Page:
The Dallas hospital said that transferring Nina Pham “is the right decision (because) many of the medical professionals who would normally staff the intensive care unit (are) sidelined for continuous monitoring.” Some 76 workers who cared for Duncan, like Vinson and Pham, have been asked to do things like regularly take their temperatures to gauge whether they have Ebola.
Texas Health Presbyterian’s critical care medicine chief Dr. Gary Weinstein said “she has improved so much in a short period of time.” Pham sounded upbeat and grateful in the same statement about her upcoming move to Maryland.
“I’m doing really well thanks to this team, which is the best in the world,” Pham said. “I believe in my talented co-workers.”
The fourth person now being treated in the United States for Ebola, freelance NBC cameraman Ashoka Mukpo, is “getting better every day” at Nebraska Medical Center, hospital spokesman Taylor Wilson said Thursday.
Obama opposes travel ban
Even if there are only a limited number of cases now, the Ebola crisis has gotten Washington’s attention.
There also was a lot of Ebola-related activity in Washington. Some was proactive and far-reaching, such as President Barack Obama signing an executive order authorizing the deployment of National Guard troops to West Africa — where most all of the nearly 9,000 reported Ebola cases and 4,500 deaths have been occurring, according to the World Health Organization — to help authorities there deal with the devastating outbreak.
The President said later Thursday that “it may be appropriate for me to appoint an additional person” — a so-called Ebola czar — to focus exclusively on the virus.
Obama also voiced opposition to instituting a travel ban to prevent the virus from spreading from West Africa into the United States, explaining that “history shows that there is a likelihood of increased avoidance (that could lead to) more cases rather than less.”
“The problem is that — in all the discussions that I’ve had thus far with experts in the field, experts in infectious disease … a travel ban is less effective than the measures that we are currently instituting,” the President said.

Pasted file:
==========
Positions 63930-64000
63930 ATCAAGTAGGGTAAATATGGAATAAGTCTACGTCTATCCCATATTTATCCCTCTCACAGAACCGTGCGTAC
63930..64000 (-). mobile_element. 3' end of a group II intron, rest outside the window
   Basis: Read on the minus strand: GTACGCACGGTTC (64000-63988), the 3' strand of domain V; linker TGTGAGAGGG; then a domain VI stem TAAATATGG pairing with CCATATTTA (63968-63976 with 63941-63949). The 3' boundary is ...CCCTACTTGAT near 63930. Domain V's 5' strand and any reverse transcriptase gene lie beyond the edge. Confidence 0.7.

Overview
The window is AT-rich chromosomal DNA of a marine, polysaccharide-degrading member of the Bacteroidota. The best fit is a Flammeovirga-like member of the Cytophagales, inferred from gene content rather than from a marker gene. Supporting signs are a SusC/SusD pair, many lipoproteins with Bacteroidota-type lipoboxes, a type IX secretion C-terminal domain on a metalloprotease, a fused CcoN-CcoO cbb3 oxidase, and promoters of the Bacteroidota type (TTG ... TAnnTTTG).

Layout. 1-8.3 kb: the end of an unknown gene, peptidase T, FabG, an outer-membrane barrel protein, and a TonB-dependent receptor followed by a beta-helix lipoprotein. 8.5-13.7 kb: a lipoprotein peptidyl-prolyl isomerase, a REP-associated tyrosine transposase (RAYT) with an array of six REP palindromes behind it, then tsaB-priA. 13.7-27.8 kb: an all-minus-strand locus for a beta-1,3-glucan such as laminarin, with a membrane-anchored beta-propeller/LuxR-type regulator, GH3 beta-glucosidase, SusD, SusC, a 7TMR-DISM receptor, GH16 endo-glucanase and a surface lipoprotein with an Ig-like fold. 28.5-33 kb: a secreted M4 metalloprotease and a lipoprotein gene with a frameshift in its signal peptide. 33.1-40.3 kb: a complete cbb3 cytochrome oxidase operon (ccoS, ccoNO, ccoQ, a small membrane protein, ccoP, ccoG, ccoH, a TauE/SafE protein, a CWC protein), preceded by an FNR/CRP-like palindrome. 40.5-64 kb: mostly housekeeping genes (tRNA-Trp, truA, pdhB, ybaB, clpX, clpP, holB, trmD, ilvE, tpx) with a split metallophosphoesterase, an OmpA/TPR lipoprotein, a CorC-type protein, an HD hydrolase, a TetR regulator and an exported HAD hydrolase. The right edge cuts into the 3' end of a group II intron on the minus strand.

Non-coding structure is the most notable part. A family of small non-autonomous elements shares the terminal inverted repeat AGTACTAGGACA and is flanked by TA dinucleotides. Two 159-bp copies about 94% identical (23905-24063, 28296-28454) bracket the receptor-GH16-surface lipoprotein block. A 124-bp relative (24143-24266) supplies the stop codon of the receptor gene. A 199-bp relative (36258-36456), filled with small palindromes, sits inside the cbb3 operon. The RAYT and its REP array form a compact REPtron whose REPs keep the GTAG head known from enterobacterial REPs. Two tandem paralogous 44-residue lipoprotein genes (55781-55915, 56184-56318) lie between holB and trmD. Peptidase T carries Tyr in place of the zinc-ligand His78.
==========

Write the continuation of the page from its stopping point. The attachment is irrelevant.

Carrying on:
Federal and Texas health officials faced heated questioning on Capitol Hill about how Ebola has been handled so far in the United States and how it will be handled in the future.
Dr. Daniel Varga — the chief clinical officer for Texas Health Presbyterian Hospital’s parent company, Texas Health Resources — admitted hospital staff “made mistakes” the first time that Duncan visited there in late September, letting him leave despite his symptoms and the fact he’d just come from West Africa.
“We did not correctly diagnose his symptoms as those of Ebola,” Varga testified Thursday to the U.S. House Energy and Commerce Committee. “We are deeply sorry.”
While procedures may change — especially after some well-publicized mistakes — Frieden said his agency’s overarching goal will not.
“Our top priority, our focus is to work 24/7 to protect Americans,” Frieden said. “That’s our mission.”
Schools closed, flight crew grounded
While only four people are confirmed to have Ebola now in America, many more are on guard.
A few schools in Texas’ Belton Independent School District closed Thursday because two students were on the same Cleveland-to-Dallas flight as Vinson. Two schools in the Solon school district in suburban Cleveland also shut down because a staffer “traveled home from Dallas on Frontier Airlines on Tuesday on a different flight, but perhaps the same aircraft” as Vinson, the school district said in a statement.
The federal government is weighing putting those who treated Duncan on a “Do Not Board list” that would prohibit them from flying commercially, an official familiar with the situation told Elizabeth Cohen, CNN’s senior medical correspondent.
With two of its own nurses infected with Ebola, Texas Health Presbyterian Hospital “is offering a room” to any concerned employee “to avoid even the remote possibility of any potential exposure to family, friends and the broader public.”
“We are doing this for our employees’ peace of mind and comfort. This is not a medical recommendation,” the hospital said. “We will make available to our employees who treated Mr. Duncan a room in a separate part of the hospital throughout their monitoring period.”